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  • Victoria A. Brownworth

Georgia Was a Litmus Test, But Not How You Might Think

December 7, 2022 Philadelphia Gay News

I celebrated the reelection of Rafael Warnock in the Georgia runoff late Tuesday night. I also lamented that result.

It’s not that I didn’t want Warnock re-elected. Of course I did. That Warnock is the first Black senator elected in Georgia is historic. But what’s happened in Georgia over these past few months as the midterms played out is worrying. The final vote was so close despite the stakes being so high and the candidates so incalculably different.

Democracy won by only two percent. That’s far from a stellar endorsement.

Some pundits are already suggesting Warnock run for president when he barely won his own state against a candidate who at any other time would have been laughed out of politics. Georgia was a fluke, not a litmus.

Herschel Walker had Donald Trump’s endorsement, and that is how he became the nominee. But that does not explain why this race was so tight that a runoff was necessary. Why wasn’t Warnock — a well-known and well-liked incumbent and pastor from Savannah with a long history of community representation — a shoe-in during the midterm election?

For nearly 20 years, Warnock has been senior pastor at Atlanta’s historic Ebenezer Baptist Church where Dr. Martin Luther King, Jr. was once pastor. That’s history. Warnock invoked the great Civil Rights activists Fannie Lou Hamer and John Lewis among others in his acceptance speech. But in listening to his smooth and easy transitions from past to present to future in that speech, I was reminded of how inarticulate his opponent is and how utterly craven the Republican party is for running Walker and supporting him.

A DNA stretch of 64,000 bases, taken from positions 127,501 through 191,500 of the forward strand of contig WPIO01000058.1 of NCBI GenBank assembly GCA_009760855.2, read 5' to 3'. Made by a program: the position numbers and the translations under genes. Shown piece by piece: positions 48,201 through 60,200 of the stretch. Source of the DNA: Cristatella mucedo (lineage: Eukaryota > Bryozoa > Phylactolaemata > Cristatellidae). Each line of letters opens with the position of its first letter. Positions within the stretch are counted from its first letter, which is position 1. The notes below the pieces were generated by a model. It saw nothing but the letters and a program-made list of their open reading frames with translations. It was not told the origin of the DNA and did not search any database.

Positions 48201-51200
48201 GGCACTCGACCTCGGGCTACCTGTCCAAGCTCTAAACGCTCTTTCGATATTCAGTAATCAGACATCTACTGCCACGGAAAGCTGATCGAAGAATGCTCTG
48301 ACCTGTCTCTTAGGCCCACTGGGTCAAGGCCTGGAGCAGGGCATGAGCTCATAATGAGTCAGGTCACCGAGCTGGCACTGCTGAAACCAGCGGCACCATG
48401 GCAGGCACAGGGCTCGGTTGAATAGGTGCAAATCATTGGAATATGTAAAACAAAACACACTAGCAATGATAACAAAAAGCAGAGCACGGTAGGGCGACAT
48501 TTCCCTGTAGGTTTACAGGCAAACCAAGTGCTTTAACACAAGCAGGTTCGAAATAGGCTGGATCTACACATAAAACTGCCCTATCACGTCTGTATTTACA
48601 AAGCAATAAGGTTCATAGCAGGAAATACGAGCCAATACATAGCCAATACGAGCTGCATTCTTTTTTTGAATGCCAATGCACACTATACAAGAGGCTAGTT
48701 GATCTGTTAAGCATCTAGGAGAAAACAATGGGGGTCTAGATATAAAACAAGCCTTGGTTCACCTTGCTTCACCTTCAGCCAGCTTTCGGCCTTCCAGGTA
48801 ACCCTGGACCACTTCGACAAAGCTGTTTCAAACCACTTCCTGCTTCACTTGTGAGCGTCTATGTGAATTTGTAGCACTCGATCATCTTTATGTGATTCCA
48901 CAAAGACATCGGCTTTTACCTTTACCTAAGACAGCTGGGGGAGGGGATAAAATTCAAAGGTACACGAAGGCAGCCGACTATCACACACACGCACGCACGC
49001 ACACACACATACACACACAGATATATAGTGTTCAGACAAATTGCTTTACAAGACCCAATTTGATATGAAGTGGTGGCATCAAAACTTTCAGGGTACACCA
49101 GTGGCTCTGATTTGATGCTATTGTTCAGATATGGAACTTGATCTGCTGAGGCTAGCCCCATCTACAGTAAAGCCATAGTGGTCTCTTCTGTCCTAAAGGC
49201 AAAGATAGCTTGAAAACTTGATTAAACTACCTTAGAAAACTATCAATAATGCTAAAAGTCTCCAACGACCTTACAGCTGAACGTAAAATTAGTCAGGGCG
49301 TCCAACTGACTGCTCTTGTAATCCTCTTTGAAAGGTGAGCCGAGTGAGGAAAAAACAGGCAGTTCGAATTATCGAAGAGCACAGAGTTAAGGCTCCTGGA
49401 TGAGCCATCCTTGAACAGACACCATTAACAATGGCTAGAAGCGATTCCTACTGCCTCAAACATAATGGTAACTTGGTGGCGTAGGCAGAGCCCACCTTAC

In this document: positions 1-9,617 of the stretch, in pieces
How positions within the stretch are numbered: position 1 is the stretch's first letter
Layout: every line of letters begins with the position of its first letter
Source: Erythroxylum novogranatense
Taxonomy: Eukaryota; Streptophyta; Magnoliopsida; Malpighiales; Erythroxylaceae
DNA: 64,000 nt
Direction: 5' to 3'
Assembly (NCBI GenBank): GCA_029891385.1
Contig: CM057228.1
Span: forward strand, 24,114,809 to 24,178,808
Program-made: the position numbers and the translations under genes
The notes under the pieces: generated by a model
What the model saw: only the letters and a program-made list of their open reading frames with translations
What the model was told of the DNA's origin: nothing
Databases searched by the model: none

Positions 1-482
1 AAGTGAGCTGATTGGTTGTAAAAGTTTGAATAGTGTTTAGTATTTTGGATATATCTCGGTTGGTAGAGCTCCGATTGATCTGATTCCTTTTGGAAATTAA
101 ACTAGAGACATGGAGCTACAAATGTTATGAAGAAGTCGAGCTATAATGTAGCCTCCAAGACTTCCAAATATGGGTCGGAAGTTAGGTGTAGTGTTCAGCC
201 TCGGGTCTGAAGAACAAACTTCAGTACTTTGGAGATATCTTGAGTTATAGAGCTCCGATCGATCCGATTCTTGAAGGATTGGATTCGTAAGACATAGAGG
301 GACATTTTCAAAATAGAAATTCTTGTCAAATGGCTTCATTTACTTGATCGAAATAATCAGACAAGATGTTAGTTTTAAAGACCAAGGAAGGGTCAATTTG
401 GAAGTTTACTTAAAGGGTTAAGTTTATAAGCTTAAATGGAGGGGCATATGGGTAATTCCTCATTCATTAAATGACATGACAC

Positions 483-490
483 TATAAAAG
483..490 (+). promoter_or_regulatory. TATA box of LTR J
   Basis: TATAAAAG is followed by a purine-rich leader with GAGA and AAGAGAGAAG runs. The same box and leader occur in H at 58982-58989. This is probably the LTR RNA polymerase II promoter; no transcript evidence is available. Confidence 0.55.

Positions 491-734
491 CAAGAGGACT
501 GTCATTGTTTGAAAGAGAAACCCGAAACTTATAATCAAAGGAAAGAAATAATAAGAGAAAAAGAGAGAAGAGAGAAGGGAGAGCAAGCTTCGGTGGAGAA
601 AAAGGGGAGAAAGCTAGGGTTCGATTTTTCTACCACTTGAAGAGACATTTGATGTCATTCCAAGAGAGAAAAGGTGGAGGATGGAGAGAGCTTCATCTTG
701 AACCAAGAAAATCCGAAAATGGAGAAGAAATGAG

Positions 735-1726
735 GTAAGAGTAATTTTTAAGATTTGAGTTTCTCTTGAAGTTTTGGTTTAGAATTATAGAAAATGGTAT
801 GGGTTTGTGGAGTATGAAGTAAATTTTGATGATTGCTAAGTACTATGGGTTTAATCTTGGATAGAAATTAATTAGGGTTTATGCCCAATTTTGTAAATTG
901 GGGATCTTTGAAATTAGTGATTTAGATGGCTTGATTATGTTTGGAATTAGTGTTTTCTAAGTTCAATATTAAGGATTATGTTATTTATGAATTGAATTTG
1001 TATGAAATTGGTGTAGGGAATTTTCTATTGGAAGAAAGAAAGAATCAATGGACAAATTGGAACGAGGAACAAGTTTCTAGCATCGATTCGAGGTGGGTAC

The Georgia race exemplifies what is so deeply wrong with the GOP while also raising real questions for Democrats and progressives about why it’s so hard to beat these candidates. Walker is, to be generous, not smart. Warnock is a graduate of iconic HBCU Morehouse College and the esteemed Union Theological Seminary from which he holds a Masters in Divinity, a Masters in Philosophy, and a PhD. Walker’s claim to fame is that he played college football at the University of Georgia, where he won the Heisman Trophy and later played in the NFL with the Dallas Cowboys and Minnesota Vikings.

Walker wasn’t a serious candidate. His candidacy was built on the lies the GOP tells. He had no policy and no acumen. What he did have was a long and disturbing history of domestic violence against wives, girlfriends and children. He was also accused of bullying women he had impregnated into having abortions. And he had the GOP’s blessing and the support of white evangelicals.

Walker’s son, Christian, a gay conservative, wrote a scathing thread on Twitter in which he excoriated his father, lauded his mother, and blamed Donald Trump for his father running. “A boring old Republican could have won,” he noted.

Herschel Walker, despite his own son’s orientation, made jokes about LGBTQ people and laughed over pronouns. He campaigned with Georgia Lieutenant Governor Mark Robinson, who has called LGBTQ people “filth,” and he aired election ads attacking trans athletes.